Sir Gawain and the Green Knight by John Howe
The most serious part of the post is devoted to the shield of Sir Gawain in the ancient poem Sir Gawain and the Green Knight described as follow by the narrator:
And why that noble prince bare the pentangle I am minded to tell you, though my tale tarry thereby. It is a sign that Solomon set ere-while [some time ago], as betokening truth; for it is a figure with five points and each line overlaps the other, and nowhere hath it beginning or end, so that in English it is called "the endless knot".
The pentacle on Gawain's shield is a geometric shape also known as the pentagram, much loved by the Pythagoreans. The reason is simple: it is linked to the golden section.
The golden ratio is defined as the positive solution of this quadratic equation: \[\frac{1+x}{x} = \varphi\] where $\varphi = 1.618034...$
The pentagram, the star on the shield of Gawain, for instance, is constructed from a regular pentangle. When this has side length 1, then its diagonals, or lines that intersect in the staff, have length $\varphi$2. Also from the pentangle is then possible to construct a pentagram fractal.
On the other hand the pentagram is said, in the poem, Endless Knot and the reason is simple: it is possible to build a knot that has the same shape.
Knot theory has its origins in the 18th century, developed by Vandermonde, but it is studied starting from the 19th century with Gauss.
According to knot theory, a knot is a closed circuit. The first is the circle, the trivial- or unknot, followed by the others. As for the numbers, even in this case there are the prime knots, i.e. those knots which can not be composed using other knots. Each knot, then, measure its complexity based on the number of crossings. For example for 3 and 4 we crossings 1 knot, while for 5 junctions, as in the case of the Gawain's symbol, we have 2 knots.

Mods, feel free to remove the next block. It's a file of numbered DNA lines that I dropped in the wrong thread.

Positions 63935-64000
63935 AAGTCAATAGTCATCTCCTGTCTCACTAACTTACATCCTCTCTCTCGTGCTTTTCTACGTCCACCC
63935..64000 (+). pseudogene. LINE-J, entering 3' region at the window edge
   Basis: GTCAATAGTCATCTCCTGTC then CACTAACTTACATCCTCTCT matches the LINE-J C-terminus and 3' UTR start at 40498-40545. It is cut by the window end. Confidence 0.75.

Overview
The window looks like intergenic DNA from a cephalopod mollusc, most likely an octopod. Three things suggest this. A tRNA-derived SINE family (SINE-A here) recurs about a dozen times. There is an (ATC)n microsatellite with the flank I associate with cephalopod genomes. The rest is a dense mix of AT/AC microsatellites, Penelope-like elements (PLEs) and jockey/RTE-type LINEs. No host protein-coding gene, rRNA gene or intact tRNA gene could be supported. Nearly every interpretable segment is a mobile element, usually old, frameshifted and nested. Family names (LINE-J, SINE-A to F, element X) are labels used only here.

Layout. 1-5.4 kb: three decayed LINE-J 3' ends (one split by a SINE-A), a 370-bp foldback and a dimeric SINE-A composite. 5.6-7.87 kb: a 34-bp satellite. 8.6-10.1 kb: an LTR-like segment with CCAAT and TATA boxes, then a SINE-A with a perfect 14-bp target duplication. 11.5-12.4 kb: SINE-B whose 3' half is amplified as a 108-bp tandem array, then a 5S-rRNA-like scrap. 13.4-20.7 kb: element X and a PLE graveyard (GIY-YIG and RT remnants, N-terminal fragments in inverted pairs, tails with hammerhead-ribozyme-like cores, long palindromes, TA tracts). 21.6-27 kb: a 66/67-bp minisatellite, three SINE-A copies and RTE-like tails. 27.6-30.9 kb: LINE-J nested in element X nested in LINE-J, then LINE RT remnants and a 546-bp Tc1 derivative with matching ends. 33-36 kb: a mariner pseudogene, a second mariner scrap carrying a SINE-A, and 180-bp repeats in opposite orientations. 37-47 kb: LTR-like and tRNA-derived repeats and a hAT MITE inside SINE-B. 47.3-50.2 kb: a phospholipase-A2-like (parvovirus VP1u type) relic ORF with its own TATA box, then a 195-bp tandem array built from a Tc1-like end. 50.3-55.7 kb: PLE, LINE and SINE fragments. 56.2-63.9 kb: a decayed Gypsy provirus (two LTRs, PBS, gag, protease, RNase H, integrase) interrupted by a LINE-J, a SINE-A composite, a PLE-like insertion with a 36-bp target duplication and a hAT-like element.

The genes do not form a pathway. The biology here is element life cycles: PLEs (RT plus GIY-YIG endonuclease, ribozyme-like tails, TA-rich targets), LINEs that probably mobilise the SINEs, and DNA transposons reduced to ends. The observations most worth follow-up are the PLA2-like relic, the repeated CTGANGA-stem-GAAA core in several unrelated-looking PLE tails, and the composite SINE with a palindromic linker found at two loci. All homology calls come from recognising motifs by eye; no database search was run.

Alexander cuts the Gordian Knot by Jean-Simon Berthelemy
The Gordian knot was made by Midas, the adopted son of the farmer became King Gordius of Phrygia, in honor of his adoptive father, arrived in the city on the day of his coronation on a horse-drawn cart, as he wanted an ancient prophecy. And just a prophecy, ancient for Alexandrian historians, but in fact posthumous, said that those who would have untied the knot would conquer Asia, something that Alexander had every intention of doing (untie the knot and conquer Asia!). Obviously, the legend saw that he broke it cutting with a sword, betraying the teachings of his teacher Aristotle.
And we close with a knot of our times, intricate but ultimately equivalent to a simple unknot: The Gordian unknot by Wolfgang Haken:
Ah! Merry Christmas!
Further reading:
Symbolism of the Pentangle in Sir Gawain and the Green Knight
Teaching Tolkien's Translations of Medieval Literature: "Sir Gawain and the Green Knight, Sir Orfeo and Pearl"
(1) Hopkinson J.A. (2013). The hobbit — an unexpected deficiency, The Medical Journal of Australia, 199 (11) 805-806. DOI: http://dx.doi.org/10.5694/mja13.10218
(2) Georgy S.T. (2002). The pyrophysiology and sexuality of dragons, Respiratory Physiology , 133 (1-2) 3-10. DOI: http://dx.doi.org/10.1016/s1569-9048(02)00129-5 (pdf)